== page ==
3. Draft spatial framework – To finalise the spatial framework, we will consider responses to this consultation, and undertake spatial analysis, option testing, impact assessments and stakeholder engagement. We will publish a draft spatial framework for consultation in autumn 2022, with implementation of the final framework shortly after.
…the spatial framework will be visual and map-based, standardised, and based on the latest digital technology, so that it is easy to access and understand.
Map based but with blobs not sites – that will be clear then. This does not chime with the advert only two weeks ago on consulting on 4 new settlement locations on th middle section of east west rail. It makes the same mistake of so many local plan reg 18. consultations – wasting 18 months on ‘dodging the issues papers’ . Visions are spatial visions, you cant have a location free vision. That is a motherhood statement. Get right down to locations this summer and don’t waste our time.
There is one unique innovation. This is both national planning and transport policy. Because it of its scale it is also regional economic policy. This is the first time this has been done, being able to shape regional transport networks. If they, for example, dont enable the consultation to consider the route of east west rail middle section AND new settlement sites along it it could be legally challenged. This is to be enormously welcomed.
There is one key difference to RPG/RP the draft wont be prepared by local authority regional association. Nor does it seem there will be be an examination. It is a return to regional planning studies of the 60s. The irony will be to a government that abolished regional planning is that it really will be the SoS dictating housing numbers.
Roll this one for Northern Powerhouse, Midlands Engine and Thames Estuary.
Note the plan is to ‘2050 and beyond’ as the plan would be adopted in 2022 and the timescale for new settlement planning is 30 years this gives plan to 2052. This lengthening of the planning period means we are now talking far more than 1 million homes. I strongly advised the NIC and government on this point, the previous planning period was too short and the scale of development inadequate. Just how much development from ‘land constrained’ London, as per the original NIC report, is an open question. Note also the plan is firmly ‘jobs led’ in terms of its housing modelling. This means it cannot be solely based on the standard method but an increase based on immigration to fill the jobs, in migration including from land constrained aress such as London. ONS figures are based on forecasts of current trends not projections of employment creation, therefore I expect a figure closer to 1.3 million rather than 1 million.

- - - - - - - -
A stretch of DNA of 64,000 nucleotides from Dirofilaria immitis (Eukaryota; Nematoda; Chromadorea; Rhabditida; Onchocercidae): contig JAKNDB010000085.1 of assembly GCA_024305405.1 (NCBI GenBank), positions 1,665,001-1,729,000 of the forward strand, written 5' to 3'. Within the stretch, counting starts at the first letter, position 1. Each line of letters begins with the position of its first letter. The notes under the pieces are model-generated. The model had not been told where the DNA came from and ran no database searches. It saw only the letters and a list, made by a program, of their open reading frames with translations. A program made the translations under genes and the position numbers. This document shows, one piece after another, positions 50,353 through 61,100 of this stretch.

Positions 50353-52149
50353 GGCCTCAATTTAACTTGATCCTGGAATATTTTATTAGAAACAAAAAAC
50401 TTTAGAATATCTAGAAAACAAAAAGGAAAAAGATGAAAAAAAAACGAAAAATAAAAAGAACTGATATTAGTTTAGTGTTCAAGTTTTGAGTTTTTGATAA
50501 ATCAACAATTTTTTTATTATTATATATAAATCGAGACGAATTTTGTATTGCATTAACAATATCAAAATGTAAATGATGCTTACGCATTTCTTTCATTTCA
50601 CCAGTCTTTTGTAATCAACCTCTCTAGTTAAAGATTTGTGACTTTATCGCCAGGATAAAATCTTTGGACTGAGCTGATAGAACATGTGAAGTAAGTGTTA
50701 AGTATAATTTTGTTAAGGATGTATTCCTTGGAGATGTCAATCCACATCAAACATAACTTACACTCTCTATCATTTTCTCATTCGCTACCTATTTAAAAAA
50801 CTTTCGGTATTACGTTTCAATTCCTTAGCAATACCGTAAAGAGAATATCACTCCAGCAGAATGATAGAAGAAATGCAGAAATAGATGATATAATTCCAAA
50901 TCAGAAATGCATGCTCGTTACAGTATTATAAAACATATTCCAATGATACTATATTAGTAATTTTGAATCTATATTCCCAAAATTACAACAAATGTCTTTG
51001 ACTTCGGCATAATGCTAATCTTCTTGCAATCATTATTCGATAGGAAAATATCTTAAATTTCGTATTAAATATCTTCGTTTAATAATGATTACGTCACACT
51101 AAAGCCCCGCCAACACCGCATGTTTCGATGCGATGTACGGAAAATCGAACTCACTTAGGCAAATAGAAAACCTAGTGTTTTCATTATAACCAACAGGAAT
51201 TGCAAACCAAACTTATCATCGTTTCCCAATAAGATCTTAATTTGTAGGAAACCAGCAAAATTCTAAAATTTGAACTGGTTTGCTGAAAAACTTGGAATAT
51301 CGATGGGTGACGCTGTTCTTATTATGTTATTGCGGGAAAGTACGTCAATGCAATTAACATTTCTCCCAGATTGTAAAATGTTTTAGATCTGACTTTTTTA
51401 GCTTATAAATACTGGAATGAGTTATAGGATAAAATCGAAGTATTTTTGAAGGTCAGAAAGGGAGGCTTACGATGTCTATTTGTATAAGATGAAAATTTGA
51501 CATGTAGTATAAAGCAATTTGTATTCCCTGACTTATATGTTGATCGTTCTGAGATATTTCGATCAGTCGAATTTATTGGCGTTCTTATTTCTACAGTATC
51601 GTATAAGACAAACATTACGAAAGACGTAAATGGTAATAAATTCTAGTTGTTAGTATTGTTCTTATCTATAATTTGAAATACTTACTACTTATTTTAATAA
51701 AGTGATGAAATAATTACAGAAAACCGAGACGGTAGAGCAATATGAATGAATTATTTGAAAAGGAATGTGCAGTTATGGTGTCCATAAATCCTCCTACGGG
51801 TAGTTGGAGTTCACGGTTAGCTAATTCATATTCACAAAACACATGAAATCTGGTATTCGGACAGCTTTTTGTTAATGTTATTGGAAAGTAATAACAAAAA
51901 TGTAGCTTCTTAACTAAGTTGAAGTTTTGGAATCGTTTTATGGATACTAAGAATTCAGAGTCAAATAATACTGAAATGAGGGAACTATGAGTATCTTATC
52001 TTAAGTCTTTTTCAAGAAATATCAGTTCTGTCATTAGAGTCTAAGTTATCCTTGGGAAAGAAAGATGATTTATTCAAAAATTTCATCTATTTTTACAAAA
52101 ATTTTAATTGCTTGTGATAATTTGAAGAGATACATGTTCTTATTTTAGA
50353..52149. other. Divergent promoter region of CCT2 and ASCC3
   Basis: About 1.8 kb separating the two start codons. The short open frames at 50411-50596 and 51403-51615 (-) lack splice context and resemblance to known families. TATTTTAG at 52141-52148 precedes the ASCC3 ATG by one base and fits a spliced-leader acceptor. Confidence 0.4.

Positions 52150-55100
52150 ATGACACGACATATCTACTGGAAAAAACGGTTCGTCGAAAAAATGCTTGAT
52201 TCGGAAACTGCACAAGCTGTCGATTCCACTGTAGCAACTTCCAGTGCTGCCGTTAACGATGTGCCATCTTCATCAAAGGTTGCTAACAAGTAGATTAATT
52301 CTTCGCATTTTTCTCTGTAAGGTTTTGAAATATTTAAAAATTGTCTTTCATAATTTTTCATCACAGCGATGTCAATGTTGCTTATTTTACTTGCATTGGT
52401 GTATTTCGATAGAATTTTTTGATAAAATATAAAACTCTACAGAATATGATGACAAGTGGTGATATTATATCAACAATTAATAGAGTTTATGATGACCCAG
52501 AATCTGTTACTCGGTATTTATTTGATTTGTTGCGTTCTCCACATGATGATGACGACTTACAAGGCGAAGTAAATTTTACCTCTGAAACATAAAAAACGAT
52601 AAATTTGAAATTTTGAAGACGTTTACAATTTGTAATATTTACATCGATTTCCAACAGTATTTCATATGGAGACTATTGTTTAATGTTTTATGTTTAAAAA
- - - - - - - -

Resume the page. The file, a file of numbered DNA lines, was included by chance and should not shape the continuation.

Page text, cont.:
I note the document says nothing about an Arc wide locally authority led governance structure, wise as Bucks is boycotting it, rather just the vague reference in the covering webpage to an .arc bidy’. as you will see to zero effect.
Interestingly the document is very weak compared to previous announcements on ‘why the arc’, ‘why not Hull’ to coin a phrase. It reeks of being written by staff from a local authority not national/regional planning background. It needs to make that case, as the second highest growth area from London and near London it helps relieve growth pressures, and spread economic prosperity towards East Anglia and the Midlands Engine. Also that in a world of global competion we cannot constrain knowledge based clusters, and setting up new ones takes generations. Growth constrained is not growth diverted to areas needing levelling up. We learned that from 50 years of failed policy trying to constrain the growth of Birmingham and the West Midlands and the policy prior to the 1970s of trying to stop growth of Cambridge. Finally constrains on growth have enormous environmental consequences, with a huge jobs/homes imbalance in the Cities and large towns in the arc leading to increasing lengths of car commuting and carbon emissions. Carbon neutral is negative growth in the Arc is good for the Arc and good for Britain, creating wealth that can be used to level up deprived regions and areas.
Finally I think it is only a matter of time before the full ‘innovation arc’ is included, just as the London Stansted Cambridge Arc was extended. Planning in Herts and Uttlesford has become dysfunctional lately and this gives them a way out. Then the plan area will align with the Englands Economic Hearland LEP and transport strategy.